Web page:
English, Music and Drama
English is vital for communicating with others in school and the wider world, and is fundamental to learning in all curriculum subjects. In studying English, students develop skills in speaking, listening, reading and writing that they will need to participate in society and employment. Students learn to express themselves creatively and imaginatively and to communicate with others confidently and effectively.
Literature in English is rich and influential. It reflects the experiences of people from many countries and times and contributes to our sense of cultural identity. Students learn to become enthusiastic and critical readers of stories, poetry and drama as well as non-fiction and media texts, gaining access to the pleasure and world of knowledge that reading offers.
Music is a unique form of communication that can change the way students feel, think and act. Music forms part of an individual’s identity and positive interaction with music can develop students’ competence as learners and increase self-esteem. Music brings together intellect and feeling and enables personal expression, reflection and emotional development.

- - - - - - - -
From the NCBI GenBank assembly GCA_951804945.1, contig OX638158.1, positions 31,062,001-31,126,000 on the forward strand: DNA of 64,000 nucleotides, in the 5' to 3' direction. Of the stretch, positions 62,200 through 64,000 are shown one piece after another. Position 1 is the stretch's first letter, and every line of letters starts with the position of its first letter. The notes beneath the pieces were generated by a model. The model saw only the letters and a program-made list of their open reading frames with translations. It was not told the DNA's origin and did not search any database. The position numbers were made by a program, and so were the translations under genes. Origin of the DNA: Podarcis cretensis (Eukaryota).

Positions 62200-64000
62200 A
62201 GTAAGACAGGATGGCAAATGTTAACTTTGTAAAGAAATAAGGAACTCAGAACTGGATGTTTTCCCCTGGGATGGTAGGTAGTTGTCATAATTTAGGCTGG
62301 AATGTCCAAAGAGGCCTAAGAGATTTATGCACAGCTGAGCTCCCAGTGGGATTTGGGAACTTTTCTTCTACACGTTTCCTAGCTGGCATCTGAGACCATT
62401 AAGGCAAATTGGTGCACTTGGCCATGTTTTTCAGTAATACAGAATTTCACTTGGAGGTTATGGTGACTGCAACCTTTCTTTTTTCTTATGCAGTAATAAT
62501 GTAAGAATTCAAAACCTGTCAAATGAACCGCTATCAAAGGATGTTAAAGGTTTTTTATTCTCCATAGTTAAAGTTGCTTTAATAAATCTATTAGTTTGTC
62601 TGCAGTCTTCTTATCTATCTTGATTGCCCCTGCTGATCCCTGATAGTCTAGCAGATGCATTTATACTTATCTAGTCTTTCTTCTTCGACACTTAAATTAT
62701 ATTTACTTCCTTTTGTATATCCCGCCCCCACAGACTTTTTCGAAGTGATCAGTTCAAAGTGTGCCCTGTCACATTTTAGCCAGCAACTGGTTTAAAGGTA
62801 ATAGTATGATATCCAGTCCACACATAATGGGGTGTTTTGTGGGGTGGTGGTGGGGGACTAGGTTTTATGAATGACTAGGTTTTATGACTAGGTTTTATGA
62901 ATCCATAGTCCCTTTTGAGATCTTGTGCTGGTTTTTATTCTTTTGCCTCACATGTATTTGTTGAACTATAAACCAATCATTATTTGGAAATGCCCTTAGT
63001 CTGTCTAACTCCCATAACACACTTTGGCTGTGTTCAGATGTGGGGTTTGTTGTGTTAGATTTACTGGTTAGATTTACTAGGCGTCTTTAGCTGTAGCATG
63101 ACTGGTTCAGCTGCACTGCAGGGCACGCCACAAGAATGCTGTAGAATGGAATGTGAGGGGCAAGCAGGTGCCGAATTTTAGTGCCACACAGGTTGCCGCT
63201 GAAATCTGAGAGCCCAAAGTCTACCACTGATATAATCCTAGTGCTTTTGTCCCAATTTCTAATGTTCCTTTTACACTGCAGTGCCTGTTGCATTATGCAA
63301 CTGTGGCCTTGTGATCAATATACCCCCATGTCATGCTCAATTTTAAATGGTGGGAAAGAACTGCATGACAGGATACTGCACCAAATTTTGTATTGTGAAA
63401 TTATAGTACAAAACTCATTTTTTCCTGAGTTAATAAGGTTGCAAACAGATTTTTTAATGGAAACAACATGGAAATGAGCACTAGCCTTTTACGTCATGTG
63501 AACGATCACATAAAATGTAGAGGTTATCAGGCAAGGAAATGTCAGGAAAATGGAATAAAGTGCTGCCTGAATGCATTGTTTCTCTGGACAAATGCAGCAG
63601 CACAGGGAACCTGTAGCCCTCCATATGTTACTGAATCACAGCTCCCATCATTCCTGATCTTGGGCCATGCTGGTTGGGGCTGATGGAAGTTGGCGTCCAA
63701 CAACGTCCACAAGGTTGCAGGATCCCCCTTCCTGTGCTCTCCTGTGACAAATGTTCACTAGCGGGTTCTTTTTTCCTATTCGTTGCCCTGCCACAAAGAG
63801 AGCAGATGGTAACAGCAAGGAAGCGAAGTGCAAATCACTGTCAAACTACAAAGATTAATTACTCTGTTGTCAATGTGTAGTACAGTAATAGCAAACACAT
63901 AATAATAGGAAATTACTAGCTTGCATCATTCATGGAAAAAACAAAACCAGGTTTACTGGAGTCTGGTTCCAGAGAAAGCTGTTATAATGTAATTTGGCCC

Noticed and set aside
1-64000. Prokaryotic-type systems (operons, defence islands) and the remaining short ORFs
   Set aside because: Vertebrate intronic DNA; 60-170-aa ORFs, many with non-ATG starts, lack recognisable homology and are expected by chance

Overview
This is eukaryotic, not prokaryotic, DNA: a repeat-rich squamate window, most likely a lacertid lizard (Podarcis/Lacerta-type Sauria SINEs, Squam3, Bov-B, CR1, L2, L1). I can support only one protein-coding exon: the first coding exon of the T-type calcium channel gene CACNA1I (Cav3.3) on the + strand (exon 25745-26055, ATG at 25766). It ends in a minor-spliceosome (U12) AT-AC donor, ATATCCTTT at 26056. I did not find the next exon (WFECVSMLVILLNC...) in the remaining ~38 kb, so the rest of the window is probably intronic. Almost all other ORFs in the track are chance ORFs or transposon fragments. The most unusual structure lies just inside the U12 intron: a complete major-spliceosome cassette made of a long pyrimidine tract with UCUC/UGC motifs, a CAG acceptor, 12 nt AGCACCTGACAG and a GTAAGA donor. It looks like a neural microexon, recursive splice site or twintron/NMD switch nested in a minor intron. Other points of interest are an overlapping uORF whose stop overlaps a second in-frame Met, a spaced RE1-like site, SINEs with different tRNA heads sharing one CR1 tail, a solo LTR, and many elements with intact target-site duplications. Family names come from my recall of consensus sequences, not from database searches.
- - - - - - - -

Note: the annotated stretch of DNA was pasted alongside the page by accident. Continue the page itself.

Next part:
Drama is an artform, a practical activity and an intellectual discipline. A drama education, which begins naturally with learning through dramatic play, will eventually include many elements of theatre. Like the other arts, it involves imagination and feelings and helps us to make sense of the world. It does this through the creation of imagined characters and situations, and the relationships and events that they encounter. Through engagement in drama, students apply their imaginations and draw upon their own personal experiences. Their increasing knowledge and understanding of how the elements of drama work enables them to effectively shape, express and share their ideas, feelings and responses, making use of language, space, symbol, allegory and metaphor.